The reefs there were really nice. There is a locker, changing area, and rest rooms there.
When snorkeling we all stayed together as a group for the entire time.
The ruins at Tulum and the shoreline are definately worth seeing. They gave us about an hour or so free time and you can go swimming if you want at the shore there. We mainly walked around and enjoyed the views.
Tankah was nice, we did some zip lines over water, did some canoeing
What we brought:
- regular camera for the ruins at Tulum, a good zoom for zip-line shots and birds, etc...
- underwater camera, the water is very clear there and I was able to get some nice shots.
- good walking shoes are a good idea, there is some walking at Tulum.
- sunblock. We picked up some biodegradable sunblock in Cozumel before we went to Chankanaab park there so we used that.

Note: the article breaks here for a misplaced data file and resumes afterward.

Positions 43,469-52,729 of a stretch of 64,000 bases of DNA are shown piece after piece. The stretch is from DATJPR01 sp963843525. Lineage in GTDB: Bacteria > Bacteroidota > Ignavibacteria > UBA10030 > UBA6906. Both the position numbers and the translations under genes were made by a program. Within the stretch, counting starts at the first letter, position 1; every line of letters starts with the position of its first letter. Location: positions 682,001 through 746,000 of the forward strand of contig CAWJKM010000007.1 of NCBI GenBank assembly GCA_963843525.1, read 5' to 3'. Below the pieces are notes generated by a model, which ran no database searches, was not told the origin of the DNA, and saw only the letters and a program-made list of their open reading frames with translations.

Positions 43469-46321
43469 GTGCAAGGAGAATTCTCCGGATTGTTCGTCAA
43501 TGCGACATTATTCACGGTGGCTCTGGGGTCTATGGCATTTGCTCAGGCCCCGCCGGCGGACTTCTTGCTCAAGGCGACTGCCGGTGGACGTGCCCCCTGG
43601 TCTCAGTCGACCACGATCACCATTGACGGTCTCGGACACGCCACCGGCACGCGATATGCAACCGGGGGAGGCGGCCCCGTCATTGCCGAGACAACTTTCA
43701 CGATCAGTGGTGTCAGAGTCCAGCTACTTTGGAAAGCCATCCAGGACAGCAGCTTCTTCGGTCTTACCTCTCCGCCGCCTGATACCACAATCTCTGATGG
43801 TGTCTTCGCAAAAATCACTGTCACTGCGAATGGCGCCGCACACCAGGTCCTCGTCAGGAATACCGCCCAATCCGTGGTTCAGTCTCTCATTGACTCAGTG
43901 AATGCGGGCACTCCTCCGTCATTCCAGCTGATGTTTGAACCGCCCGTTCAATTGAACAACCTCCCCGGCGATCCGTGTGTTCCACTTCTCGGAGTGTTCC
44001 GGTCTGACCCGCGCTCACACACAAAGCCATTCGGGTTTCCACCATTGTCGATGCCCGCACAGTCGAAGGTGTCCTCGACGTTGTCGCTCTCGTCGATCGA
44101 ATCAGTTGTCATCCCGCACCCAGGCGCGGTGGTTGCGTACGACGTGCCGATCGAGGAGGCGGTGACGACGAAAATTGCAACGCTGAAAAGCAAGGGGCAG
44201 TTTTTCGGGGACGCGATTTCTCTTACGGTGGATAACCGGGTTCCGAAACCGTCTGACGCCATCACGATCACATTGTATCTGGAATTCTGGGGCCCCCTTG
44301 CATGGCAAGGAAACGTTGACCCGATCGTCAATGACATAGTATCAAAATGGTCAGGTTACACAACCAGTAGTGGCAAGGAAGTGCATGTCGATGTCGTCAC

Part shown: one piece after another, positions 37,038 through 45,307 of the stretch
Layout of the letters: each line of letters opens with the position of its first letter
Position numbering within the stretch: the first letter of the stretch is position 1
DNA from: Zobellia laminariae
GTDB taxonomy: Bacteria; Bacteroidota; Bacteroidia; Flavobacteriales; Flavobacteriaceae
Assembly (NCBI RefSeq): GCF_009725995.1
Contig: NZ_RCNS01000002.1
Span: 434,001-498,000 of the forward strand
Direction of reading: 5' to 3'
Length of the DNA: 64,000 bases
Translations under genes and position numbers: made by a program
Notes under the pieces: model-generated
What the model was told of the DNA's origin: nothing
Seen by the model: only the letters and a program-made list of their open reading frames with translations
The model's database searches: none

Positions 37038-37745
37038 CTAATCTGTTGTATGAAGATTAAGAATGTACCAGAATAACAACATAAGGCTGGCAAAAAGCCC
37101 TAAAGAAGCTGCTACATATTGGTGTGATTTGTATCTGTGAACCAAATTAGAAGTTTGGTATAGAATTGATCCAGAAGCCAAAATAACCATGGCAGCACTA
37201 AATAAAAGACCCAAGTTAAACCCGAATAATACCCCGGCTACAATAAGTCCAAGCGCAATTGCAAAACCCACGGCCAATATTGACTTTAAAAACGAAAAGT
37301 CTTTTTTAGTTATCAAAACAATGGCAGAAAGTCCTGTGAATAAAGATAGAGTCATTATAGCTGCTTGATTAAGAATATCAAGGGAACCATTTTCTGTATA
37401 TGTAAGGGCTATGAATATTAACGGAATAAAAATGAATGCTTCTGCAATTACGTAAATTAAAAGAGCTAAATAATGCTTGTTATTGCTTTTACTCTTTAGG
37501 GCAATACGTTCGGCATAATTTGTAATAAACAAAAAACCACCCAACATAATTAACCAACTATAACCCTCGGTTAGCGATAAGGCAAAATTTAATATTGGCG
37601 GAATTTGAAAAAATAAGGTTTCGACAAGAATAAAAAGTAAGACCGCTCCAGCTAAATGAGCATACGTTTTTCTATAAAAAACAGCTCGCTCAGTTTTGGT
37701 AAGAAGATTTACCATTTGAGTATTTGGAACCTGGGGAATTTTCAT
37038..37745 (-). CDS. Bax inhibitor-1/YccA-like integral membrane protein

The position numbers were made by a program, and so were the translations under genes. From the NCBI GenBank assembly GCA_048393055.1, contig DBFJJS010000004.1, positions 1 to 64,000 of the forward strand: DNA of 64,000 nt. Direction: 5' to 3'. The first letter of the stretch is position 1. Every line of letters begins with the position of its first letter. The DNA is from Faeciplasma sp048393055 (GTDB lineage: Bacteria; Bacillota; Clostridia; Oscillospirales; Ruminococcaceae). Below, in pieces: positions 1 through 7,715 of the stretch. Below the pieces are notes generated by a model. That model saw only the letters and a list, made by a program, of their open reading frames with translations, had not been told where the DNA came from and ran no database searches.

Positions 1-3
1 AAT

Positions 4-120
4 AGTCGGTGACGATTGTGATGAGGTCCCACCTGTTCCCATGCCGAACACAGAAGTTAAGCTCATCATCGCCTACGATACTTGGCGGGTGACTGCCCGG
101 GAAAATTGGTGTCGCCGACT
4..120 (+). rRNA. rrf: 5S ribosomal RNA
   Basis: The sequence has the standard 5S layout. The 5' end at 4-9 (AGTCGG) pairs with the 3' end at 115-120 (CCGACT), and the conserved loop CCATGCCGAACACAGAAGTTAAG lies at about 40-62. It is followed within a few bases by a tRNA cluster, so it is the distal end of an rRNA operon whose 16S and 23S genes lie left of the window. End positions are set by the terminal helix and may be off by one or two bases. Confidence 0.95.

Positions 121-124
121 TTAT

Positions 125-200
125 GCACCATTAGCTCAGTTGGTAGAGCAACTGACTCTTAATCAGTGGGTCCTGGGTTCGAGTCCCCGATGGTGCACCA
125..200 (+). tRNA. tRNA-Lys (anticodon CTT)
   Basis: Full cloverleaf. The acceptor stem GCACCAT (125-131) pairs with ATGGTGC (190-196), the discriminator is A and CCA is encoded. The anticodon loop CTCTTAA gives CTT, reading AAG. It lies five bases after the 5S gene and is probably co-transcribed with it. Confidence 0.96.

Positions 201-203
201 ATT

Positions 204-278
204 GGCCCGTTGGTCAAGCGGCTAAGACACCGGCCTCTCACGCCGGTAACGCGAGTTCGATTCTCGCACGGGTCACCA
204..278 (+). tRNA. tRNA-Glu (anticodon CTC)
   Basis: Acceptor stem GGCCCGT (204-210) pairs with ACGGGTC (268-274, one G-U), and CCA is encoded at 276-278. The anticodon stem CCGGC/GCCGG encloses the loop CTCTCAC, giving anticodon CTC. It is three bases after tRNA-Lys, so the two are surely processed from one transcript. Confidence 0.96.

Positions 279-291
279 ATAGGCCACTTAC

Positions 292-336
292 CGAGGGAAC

- swim-suit and towels.
- We didn't need bug repellent this time of year, but I suspect that it wouldn't be a bad idea to have some other times of the year when at Tankah.
- They provide all the snorkeling gear if you don't have any, we brought our own equipment. For a vest, I think the shop there gave folks a life preserver style vest, so if you want to dive underwater, you probably should bring your own inflatable vest (so you can deflate it when you want to go under to check something out).
I haven't had time to identify the birds I got shots of yet, but basically we saw: Lots of orioles (Chichen Itza), motmot flying (saw one at Chichen Itza, and one at Tulum), lots of turkey and black vultures all over, a few woodpeckers, lots of grackles, some humming birds, some cormorants, and other waterfowl. In Tulum, there was a lineated woodpecker eating ants in the roof of the entry building, so when you get to the model of the ruins in the building look up, he may still be around there :-)
We definately recommend Mayans Explorers, we had a great time on the tours.